This is what drives humans toward a very modern and heated political project: recognition. Indeed, the drive for identity recognition is perhaps the most distinctly modern political movement. As Mr. Taylor put it in one of the most important essays written on multiculturalism: “[P]eople can suffer real damage…if the people or society around them mirror back to them a confining or demeaning or contemptible picture of themselves.… Recognition is not just a courtesy we owe people. It is a vital human need.”
What Mr. Lilla and Trumpists both equally fail to realize is that identity politics is not simply a self-indulgent preoccupation on the part of liberal elites. Rather, the politics of identity recognition are deeply ingrained into the modern age. Its earliest forms are religious or nationalistic. There are movements to try to restore Christian denominations or confessional identities. There are also mobilizations to achieve the political sovereignty of a particular ethnic or cultural group—Irish, Polish, Puerto Rican, French, Lithuanians and so on. But as modernity has continued to fragment and pluralize, other groups have burst onto the scene and sought recognition as well: second-wave feminists, postcolonialists, the L.G.B.T. coalition, new age philosophies, atheists and many others. Indeed, so universal is the politics of identity that even white ethno-nationalist sites like Breitbart now (falsely) claim: “At the moment, we have identity politics for everyone except white men.” (This claim is false because “white” men have had identity politics since the dawn of the modern age through particular cultural and nationalist identities.)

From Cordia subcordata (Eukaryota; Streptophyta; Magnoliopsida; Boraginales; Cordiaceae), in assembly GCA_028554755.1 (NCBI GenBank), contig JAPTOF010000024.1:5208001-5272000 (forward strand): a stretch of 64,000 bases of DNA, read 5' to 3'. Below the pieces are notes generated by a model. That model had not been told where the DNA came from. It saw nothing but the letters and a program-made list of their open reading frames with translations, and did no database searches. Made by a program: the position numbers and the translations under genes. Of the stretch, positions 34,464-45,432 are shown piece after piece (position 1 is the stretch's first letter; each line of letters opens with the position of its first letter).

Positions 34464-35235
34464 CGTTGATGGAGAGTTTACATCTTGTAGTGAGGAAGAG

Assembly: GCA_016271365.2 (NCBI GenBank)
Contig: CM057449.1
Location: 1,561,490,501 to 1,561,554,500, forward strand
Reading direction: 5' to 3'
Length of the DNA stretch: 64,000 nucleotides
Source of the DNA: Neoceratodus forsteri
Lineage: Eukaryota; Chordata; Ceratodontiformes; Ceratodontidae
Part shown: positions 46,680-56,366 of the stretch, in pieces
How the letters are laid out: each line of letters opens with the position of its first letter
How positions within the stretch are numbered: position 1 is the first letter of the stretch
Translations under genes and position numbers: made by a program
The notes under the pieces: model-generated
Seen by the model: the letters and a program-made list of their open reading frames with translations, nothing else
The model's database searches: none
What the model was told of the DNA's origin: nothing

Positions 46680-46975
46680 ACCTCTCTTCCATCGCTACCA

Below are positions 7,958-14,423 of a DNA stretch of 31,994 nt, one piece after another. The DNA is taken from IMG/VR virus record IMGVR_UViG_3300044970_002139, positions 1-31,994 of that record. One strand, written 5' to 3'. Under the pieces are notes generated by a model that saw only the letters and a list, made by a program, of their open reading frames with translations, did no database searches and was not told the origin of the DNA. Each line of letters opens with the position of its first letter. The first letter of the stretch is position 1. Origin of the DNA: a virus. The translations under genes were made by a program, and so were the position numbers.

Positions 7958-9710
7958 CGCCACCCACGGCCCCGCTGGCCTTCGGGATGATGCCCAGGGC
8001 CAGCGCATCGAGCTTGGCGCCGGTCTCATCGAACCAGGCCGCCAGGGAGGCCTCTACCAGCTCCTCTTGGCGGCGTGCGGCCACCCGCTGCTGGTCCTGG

The politics of recognition—although it is an almost inescapable feature of modern pluralism—also has a dark side according to Taylor. Insecurity can drive a group to attempt to eliminate diversity as a way out of its sense of fragility amid pluralism. Can the force and authority of the state be used to restore the stability and dominance of a traditional identity? This seems to be the hope to which Breitbart and the more aggressive features of Trumpism appeal. Or, alternatively, perhaps the power of the state can be used as a sanction against traditional moral views in support of newer identity claims. Here parts of the liberal left have arguably overstepped their bounds.
Identity politics is in this way at the very center of the age of Trump. A whole host of writers have been warning us that the culture, faith and habits of white working-class Americans have been demeaned by the urban, liberal elite. J. D. Vance has written a much-discussed memoir, Hillbilly Elegy, about the way this scorn is felt by working-class rural families. “We’re more socially isolated than ever,” Mr. Vance reports, “and we pass that isolation down to our children.” Likewise, many of the Christian conservatives who voted for Donald J. Trump have expressed a deep anxiety about a loss of religious liberty at the hands of those who no longer respect their views.
The backlash against this perceived sneering at white working-class and traditional identities has been undeniably severe. As part of this backlash, other identities have come under attack: Muslims, Hispanics, women, blacks, etc. These groups are increasingly targets of exclusionary rhetoric and reactionary hatred as disaffected white Americans attempt to restore a sense of lost greatness. Hate crimes are up. There is talk among some of Mr. Trump’s high-profile supporters of authoritarian measures like keeping a database of “dangerous” religious minorities. The attempt to secure one’s sense of identity is linked to some of the most extreme forms of mass violence in the modern world.